This bill only covers the insurance aspects of the Affordable Care Act, and does not touch on other programs that were created or authorized by the ACA. One such program is the Prevention and Public Health Fund, which provides grants to organizations providing screenings and culturally appropriate health education to underserved communities. Programs receiving grants from the Prevention and Public Health Fund include tobacco cessation campaigns, educational programs on how to prevent cancers, and organizations providing low-cost cervical or breast cancer screening. The Prevention and Public Health Fund has been eliminated in earlier attempts to repeal the ACA, and it either needs to be exempted from repeal or included in any replacement effort.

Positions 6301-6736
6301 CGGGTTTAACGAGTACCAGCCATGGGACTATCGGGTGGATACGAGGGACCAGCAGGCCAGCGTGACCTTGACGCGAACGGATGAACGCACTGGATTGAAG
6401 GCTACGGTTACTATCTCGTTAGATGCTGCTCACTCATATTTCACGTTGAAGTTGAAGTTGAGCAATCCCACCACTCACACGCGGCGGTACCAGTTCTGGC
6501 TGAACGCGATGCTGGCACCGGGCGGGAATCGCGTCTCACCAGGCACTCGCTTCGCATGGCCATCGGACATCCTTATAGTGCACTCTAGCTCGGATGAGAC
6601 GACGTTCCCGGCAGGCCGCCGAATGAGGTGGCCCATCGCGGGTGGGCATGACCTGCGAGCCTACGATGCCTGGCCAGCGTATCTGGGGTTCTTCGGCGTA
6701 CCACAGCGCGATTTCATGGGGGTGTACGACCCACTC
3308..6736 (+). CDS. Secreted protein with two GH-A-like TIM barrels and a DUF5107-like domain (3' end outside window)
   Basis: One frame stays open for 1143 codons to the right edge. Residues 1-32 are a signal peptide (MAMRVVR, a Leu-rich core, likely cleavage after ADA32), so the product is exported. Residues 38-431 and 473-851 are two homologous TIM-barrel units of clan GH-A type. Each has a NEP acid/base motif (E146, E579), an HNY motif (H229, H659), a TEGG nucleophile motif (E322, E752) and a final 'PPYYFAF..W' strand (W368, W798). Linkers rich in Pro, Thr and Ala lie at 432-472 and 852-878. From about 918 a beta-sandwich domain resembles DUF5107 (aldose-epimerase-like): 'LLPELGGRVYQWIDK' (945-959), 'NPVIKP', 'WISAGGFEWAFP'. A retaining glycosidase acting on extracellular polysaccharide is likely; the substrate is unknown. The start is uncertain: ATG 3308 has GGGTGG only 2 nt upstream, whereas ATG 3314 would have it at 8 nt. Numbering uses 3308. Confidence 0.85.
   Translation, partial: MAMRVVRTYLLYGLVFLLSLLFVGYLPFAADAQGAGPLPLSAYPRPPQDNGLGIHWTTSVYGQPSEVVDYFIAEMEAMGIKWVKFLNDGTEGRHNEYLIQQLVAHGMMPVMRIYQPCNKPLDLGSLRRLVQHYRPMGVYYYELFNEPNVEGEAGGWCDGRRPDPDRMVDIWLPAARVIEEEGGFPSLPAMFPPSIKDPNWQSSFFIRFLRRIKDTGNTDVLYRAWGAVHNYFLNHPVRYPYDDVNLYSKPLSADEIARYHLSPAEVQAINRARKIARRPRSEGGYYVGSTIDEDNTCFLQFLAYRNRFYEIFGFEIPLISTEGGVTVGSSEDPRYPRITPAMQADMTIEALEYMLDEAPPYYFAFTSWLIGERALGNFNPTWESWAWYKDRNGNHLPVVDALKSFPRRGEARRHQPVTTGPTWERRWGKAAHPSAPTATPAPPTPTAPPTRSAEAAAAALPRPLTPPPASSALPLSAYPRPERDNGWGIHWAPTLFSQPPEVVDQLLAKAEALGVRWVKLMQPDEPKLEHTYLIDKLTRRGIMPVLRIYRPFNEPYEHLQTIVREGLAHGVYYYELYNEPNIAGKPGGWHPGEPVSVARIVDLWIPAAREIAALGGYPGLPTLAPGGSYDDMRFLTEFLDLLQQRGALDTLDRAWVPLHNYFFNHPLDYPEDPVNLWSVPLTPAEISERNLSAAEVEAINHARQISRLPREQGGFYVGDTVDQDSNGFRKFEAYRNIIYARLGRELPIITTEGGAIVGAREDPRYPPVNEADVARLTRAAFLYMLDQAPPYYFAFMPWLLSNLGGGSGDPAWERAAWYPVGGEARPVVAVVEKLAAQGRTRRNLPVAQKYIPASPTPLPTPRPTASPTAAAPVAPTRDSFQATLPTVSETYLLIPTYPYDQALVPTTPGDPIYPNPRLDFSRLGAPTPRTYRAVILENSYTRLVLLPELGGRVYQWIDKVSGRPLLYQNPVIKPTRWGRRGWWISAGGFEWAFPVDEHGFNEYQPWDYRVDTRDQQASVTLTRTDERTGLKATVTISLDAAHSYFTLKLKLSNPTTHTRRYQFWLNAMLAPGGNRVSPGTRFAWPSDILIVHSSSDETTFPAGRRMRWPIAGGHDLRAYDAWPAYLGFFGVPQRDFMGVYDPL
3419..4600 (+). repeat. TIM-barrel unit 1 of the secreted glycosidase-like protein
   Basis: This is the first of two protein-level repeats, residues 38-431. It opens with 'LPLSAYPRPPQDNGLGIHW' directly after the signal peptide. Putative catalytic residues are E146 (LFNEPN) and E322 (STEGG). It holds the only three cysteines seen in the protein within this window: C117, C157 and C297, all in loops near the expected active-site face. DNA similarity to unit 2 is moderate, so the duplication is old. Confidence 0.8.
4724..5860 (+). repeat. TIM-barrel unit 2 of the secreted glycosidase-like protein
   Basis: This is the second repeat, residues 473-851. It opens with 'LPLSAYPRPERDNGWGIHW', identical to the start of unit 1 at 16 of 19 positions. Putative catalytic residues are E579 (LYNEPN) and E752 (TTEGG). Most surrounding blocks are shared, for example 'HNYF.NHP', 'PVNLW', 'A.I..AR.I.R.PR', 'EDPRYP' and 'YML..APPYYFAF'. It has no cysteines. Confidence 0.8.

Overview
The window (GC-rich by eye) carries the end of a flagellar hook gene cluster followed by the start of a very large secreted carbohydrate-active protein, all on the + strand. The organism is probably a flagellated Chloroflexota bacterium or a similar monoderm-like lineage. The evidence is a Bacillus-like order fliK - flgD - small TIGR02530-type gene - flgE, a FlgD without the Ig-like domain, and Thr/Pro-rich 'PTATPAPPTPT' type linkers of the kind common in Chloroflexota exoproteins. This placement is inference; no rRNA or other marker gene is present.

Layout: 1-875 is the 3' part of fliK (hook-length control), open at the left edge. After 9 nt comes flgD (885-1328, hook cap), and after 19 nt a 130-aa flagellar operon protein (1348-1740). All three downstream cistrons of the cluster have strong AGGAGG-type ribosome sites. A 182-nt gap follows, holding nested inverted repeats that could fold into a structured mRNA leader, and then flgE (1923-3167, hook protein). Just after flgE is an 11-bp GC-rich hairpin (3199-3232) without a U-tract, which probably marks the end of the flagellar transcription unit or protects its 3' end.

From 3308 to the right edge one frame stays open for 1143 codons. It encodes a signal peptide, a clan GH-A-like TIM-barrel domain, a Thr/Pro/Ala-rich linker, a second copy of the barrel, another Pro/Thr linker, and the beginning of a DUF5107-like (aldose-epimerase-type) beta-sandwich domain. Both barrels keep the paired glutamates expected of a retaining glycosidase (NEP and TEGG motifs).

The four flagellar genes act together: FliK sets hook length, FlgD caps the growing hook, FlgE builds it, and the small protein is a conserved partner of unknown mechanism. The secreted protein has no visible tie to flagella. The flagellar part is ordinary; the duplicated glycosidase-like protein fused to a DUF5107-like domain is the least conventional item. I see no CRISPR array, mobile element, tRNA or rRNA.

Because this bill has not been scored by the Congressional Budget Office (CBO), we do not yet know how many people would be covered by this bill. It is overwhelmingly likely that states that choose to turn away any federal regulation or federal funding would see insurance coverage rates decrease again. The ACA has led to an additional 20 million people gaining insurance coverage, and every state has seen the uninsured rate decrease. The largest concern is what will happen to insurance premiums if there is no cost control measure included, but insurers are still required to cover everyone regardless of pre-existing conditions. Insuring people with outstanding conditions is expensive, and there needs to be a very wide pool of people in order for insurance companies to be able to afford to cover everyone. This is the purpose of the individual mandate that required everyone to buy insurance. Not only to guarantee that everyone had insurance in case of a catastrophic event, but also to guarantee that there were enough people in any given plan to cover the costs of those who are sick and using most of the insurance. If there is no incentive for everyone to sign up for insurance, and no subsidies available either, most people will be priced out of the individual insurance market and will end up with no insurance. Before the ACA, there were states that required insurers to cover pre-existing conditions, eliminated lifetime caps on what insurance would spend, and limited how much more insurers could charge people with pre-existing conditions than their average premium, but did not have a program to increase the number of health people who were insured. These states quickly saw insurance rates skyrocket or in some cases many companies refusing to offer individual plans in the state.